Wine Australia survey identifies key sales advantages

Opportunities to increase direct-to-consumer sales through paid tastings, food and wine pairings and enhanced wine tourism experiences are among the key findings of Wine Australia’s first cellar door and direct-to-consumer survey.

On October 30, Wine Australia released the full findings of its August 2018 survey of 180 wine companies, as part of the Australian government’s $50 million Export and Regional Wine Support Package.

The survey shows that cellar doors are the driving force behind direct-to-consumer sales in Australia, accounting for 44 per cent of direct-to-consumer revenue – ahead of wine clubs and mail orders.

Overall, direct-to-consumer sales accounted for 10 per cent of all domestic wine sales for the survey’s respondents.

READ: Australian wine continues to be the flavour of international markets

Wineries that produce less than 1000 cases relied on direct avenues for 68 per cent of sales and wineries in the 1000–5000 case bracket achieved 40 per cent of sales through direct-to-consumer channels.

In contrast, wine brands with production above 50,000 cases recorded just 4 per cent of sales through direct-to-consumer channels.

Wine Australia CEO Andreas Clark said about two–thirds of Australian wineries produced fewer than 5,000 cases, which highlighted the importance of direct-to-consumer channels to the majority of wine businesses.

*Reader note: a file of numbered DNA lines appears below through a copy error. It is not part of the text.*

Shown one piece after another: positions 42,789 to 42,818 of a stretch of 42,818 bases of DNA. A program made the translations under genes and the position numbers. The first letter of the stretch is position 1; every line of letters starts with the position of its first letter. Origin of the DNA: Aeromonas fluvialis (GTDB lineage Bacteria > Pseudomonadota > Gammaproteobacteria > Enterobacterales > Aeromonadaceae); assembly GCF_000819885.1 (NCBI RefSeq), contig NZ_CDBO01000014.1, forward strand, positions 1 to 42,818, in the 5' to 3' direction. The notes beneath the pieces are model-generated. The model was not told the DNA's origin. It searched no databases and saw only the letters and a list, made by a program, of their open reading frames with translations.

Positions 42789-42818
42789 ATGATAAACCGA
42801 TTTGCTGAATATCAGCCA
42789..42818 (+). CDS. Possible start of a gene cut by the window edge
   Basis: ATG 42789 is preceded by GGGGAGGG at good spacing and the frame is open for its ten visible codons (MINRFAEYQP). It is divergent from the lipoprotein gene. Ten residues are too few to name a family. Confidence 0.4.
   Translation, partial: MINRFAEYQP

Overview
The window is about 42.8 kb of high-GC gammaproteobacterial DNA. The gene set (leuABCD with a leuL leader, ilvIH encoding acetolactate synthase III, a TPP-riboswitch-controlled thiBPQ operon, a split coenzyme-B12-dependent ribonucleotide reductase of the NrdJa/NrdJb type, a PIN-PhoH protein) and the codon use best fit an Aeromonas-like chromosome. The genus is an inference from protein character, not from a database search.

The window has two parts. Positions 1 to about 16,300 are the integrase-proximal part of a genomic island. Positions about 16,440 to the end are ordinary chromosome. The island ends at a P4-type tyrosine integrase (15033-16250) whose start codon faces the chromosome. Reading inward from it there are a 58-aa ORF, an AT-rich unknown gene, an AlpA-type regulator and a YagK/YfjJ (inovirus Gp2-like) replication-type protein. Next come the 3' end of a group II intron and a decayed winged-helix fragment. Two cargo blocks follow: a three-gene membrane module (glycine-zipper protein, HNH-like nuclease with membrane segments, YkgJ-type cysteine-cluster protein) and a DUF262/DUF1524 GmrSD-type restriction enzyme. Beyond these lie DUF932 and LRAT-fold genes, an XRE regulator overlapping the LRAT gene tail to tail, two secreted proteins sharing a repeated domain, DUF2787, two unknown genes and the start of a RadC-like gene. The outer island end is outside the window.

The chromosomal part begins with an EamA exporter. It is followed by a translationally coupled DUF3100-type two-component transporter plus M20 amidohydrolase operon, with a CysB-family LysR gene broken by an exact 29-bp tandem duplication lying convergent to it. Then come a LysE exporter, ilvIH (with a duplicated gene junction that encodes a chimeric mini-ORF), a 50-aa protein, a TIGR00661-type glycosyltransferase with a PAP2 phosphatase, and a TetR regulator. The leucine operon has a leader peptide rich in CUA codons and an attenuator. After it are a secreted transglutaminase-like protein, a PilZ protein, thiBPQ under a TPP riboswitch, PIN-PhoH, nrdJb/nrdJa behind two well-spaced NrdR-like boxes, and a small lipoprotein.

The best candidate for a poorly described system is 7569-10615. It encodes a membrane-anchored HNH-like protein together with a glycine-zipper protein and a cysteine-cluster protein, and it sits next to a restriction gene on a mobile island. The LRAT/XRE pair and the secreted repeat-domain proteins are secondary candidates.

“This is really the first time we’ve benchmarked operations in this space and in future surveys we’ll be able to measure changes and provide wineries with insights to help them develop their direct-to-consumer strategies.

“The survey shows that nearly 90 per cent of respondents have a cellar door, with this channel accounting for close to half of all direct-to-consumer sales on average, and significant investments are being made at cellar doors across Australia, with two-thirds found to be open 7 days a week,” said Clark.

“Although 86 per cent of respondents offered food, such as a restaurant or platters, only 28 per cent of cellar doors offered matched food and wine tasting experiences.

“There’s a huge opportunity here for wineries, as food and wine tourism is a growing market, particularly if you’re looking at tourists from the China and USA markets. It’s also a key focus of our $50m Package activities,” he said.

“High-value travellers rank good food and wine in the top five most important factors when choosing a holiday destination, according to Tourism Australia research,” said Clark.